Home Adventures: Spring Staycation Ideas for Seniors

News Image

Planning a staycation can be the perfect way to refresh and recharge without breaking the bank. Even something small like a virtual trip with family can positively affect older adults’ mental health.

While spring is usually a time for vacations and visiting family, this year’s plans may still look different, as home remains one of the safer places for older adults who have yet to receive the vaccine. Whether you’re staying close to home or thinking of ways to enjoy the warm weather, there are many ways for older adults to make the most of this season.

As one of the more disproportionately impacted populations, seniors have sheltered safely at home during the COVID-19 pandemic. And while many older adults found silver linings during this time – like learning a new skill, mastering technology or even perfecting their favorite recipe – being isolated from neighbors and family has had an immense impact on older adults’ mental well-being.

In fact, according to a report from the AARP Foundation and United Health Foundation, more than six in 10 adults age 50 and older reported experiencing social isolation since the pandemic began.

“We’ve all spent more time at home than anywhere else this year and could use a mental getaway to help cope with life’s stressors,” says Lakelyn Hogan, Ph.D., gerontologist and caregiver advocate at Home Instead. “But as we continue taking the necessary safety measures, staying close to home this season can be just as enjoyable as any trip, allowing you to safely spend quality time with loved ones.”

Planning a staycation can be the perfect way to refresh and recharge without breaking the bank. Even something small like a virtual trip with family can positively affect older adults’ mental health. Hogan shares a few activities for seniors to plan with their families this spring:

  • Bring the vacation to you. Through the wonders of technology, you can travel the world from your own living room by taking virtual tours of museums, national parks, and zoos. Take a remote trip one step further by immersing yourself in a new culture and re-creating a getaway experience in your home through food, music, decorations and more.
  • Be a tourist in your community. Explore your own town and the great places in your neighborhood by visiting tourist attractions with a friend. Sometimes it’s easy to forget your city’s hidden gems, so now is a chance to discover something new and help support the local economy. Remember to take precautions like wearing a face mask and practicing social distancing.
  • Share your favorite vacation memories with loved ones. Take a trip down memory lane and share your favorite vacation memories with family and friends. Putting together a virtual scrap book is also a great conversation starter and way to reminisce about these exciting and happy times. Swapping stories with others may even result in new ideas for vacation plans of your own in the future.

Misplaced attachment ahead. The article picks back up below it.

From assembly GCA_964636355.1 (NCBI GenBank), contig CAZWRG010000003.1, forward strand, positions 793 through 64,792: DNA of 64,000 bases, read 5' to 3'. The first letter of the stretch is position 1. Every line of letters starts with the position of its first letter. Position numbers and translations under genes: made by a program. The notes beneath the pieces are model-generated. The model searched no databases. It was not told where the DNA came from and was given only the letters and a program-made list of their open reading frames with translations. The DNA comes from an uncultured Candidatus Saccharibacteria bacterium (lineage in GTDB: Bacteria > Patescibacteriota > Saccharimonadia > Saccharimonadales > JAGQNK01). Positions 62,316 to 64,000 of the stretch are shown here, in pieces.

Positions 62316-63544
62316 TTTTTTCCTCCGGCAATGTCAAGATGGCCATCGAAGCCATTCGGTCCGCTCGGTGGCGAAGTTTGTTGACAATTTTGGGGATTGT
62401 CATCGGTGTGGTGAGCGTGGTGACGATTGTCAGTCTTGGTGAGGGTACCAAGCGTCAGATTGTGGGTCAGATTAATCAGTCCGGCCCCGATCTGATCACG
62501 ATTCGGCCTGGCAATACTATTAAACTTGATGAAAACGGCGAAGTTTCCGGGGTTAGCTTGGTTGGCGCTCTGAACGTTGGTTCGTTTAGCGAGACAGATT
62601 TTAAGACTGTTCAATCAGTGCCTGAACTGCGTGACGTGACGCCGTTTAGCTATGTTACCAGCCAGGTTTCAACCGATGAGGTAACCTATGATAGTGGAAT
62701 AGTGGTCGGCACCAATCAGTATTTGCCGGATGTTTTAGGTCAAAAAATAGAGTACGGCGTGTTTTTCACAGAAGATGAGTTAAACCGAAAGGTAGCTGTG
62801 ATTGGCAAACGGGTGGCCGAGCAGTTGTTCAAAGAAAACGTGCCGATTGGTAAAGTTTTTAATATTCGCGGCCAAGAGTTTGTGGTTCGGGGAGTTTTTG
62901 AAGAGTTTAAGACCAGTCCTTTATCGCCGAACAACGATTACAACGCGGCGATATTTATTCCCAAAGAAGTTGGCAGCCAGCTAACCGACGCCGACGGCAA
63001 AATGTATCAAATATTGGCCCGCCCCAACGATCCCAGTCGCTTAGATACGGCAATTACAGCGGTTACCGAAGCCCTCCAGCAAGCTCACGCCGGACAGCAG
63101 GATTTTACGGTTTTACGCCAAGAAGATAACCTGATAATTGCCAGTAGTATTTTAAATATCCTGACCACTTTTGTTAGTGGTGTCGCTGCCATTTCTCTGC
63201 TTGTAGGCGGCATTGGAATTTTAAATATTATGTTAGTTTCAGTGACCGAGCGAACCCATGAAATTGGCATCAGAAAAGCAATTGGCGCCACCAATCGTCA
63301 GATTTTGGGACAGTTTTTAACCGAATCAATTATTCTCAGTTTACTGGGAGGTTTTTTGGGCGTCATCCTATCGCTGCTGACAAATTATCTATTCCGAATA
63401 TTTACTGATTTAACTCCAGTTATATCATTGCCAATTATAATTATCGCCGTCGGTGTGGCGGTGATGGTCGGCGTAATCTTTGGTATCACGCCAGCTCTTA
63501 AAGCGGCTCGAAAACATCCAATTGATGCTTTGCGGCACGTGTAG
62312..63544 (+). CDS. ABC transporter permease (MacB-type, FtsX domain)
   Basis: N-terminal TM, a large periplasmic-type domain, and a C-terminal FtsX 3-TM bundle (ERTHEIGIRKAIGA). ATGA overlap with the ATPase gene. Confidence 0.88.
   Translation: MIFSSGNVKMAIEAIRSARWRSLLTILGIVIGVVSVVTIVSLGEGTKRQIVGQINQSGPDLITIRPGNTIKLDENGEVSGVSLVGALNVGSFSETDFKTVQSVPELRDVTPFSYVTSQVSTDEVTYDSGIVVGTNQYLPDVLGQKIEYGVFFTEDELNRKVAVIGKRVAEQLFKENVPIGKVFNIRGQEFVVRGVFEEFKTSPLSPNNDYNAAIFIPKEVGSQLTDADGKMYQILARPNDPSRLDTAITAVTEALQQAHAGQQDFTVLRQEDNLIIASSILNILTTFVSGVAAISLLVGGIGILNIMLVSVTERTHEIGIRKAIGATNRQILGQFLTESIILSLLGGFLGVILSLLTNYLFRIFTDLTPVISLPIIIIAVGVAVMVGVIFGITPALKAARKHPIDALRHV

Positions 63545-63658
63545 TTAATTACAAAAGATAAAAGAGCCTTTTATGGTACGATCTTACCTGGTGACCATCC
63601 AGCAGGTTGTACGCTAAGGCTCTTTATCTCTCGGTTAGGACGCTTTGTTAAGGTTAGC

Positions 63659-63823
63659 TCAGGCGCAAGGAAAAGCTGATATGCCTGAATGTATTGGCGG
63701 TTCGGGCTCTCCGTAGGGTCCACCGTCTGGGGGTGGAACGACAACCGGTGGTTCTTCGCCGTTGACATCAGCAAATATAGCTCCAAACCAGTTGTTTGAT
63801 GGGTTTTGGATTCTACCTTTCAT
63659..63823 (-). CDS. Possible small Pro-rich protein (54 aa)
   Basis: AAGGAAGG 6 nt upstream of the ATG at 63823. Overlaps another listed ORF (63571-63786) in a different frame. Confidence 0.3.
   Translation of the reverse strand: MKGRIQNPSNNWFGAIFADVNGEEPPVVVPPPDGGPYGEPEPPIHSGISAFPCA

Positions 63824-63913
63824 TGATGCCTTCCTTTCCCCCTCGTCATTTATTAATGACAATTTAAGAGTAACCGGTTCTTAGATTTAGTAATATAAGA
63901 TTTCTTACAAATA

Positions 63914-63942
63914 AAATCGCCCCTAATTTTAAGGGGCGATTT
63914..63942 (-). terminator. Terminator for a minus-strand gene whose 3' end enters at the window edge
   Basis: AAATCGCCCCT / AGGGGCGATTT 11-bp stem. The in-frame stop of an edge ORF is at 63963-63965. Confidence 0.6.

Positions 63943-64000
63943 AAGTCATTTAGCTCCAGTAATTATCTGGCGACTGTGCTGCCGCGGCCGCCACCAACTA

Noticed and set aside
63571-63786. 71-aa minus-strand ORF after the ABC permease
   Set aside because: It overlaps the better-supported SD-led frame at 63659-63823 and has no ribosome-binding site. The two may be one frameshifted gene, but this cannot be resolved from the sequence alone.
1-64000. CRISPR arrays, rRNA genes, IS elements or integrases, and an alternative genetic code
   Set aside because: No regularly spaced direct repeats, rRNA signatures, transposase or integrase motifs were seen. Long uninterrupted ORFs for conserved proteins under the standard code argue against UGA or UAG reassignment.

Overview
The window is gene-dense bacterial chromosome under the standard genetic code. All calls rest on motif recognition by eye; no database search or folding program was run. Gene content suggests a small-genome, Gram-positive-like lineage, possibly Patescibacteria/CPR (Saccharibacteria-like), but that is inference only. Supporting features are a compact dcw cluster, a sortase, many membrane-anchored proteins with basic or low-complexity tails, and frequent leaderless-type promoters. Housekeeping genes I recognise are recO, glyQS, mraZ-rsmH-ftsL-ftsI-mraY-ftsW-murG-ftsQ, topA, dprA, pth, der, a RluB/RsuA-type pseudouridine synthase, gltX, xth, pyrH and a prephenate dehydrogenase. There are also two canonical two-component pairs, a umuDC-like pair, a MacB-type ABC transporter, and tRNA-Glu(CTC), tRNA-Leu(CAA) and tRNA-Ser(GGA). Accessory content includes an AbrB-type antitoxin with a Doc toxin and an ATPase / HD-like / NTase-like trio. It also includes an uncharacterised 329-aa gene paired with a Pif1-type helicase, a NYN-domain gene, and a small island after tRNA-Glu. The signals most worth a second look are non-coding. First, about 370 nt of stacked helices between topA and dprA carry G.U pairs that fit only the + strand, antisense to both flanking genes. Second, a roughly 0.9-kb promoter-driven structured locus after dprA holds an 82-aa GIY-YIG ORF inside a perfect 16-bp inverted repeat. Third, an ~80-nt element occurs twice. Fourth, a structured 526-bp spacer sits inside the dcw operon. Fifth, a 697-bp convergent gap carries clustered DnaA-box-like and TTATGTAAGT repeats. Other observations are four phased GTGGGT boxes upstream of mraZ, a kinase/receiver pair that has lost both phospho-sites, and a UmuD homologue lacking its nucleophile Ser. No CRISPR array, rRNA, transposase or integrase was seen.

• Take advantage of the warmer weather. Getting outside has many mental and physical health advantages, even just sitting outdoors and soaking up vitamin D can be beneficial. Plan a day at the park or take a stroll around the neighborhood to spend some much-needed time outdoors. If walks or trips to attractions aren’t possible because of mobility issues, a visit to the porch or patio can be a great alternative. You can even get the whole family involved by pitching a tent in your backyard for a night under the stars.
  • Plan for future trips. Take the time to plan a future trip and consider places and destinations to visit when it is safer and more feasible. Planning a vacation can help lift your spirits and add something to the calendar that the whole family can look forward to.

While following safety precautions remains necessary, seniors can and should still make plans this spring to give themselves a chance to relax and reconnect. Whether it be a trip to the park or enjoying virtual adventures from the comfort of their couch, older adults can plan fun activities that help maintain good mental and emotional health.

For more information on staycation ideas and social activities for seniors, visit: http://www.caregiverstress.com/senior-activities/social-activities/.

Founded in 1994 in Omaha, Nebraska, the Home Instead® franchise network provides personalized care, support and education to enhance the lives of aging adults and their families. Today, the network is the world’s leading provider of in-home care services for older adults, with more than 1,200 independently owned and operated franchises that provide more than 90 million hours of care annually throughout the United States and 14 other countries. Local Home Instead offices employ approximately 90,000 CAREGivers℠ worldwide who provide basic support services that enable older adults to live safely and comfortably in their own homes for as long as possible. Home Instead franchise owners partner with clients and their family members to help meet varied individual needs. Services span the care continuum – from providing personal care to specialized Alzheimer’s care and hospice support. Also available are family caregiver education and support resources. Visit HomeInstead.com. Connect with us on Facebook and Twitter.

Share article on social media or email: